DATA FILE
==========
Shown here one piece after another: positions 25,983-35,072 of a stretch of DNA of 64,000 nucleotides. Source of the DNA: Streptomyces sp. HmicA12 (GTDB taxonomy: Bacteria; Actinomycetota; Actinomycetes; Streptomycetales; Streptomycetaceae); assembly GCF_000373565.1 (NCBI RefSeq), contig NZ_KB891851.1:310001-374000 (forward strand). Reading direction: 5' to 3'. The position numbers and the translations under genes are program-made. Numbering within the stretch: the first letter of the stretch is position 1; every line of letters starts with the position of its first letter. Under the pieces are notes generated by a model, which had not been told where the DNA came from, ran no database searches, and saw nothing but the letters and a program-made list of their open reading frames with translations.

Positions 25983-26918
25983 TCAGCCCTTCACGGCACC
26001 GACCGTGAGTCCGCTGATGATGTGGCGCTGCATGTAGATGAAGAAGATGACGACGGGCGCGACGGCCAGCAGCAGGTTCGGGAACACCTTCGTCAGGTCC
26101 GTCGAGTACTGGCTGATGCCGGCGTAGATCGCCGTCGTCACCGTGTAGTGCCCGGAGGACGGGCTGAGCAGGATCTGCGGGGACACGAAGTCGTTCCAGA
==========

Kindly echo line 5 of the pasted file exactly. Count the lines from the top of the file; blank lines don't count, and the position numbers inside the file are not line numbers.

26101 GTCGAGTACTGGCTGATGCCGGCGTAGATCGCCGTCGTCACCGTGTAGTGCCCGGAGGACGGGCTGAGCAGGATCTGCGGGGACACGAAGTCGTTCCAGA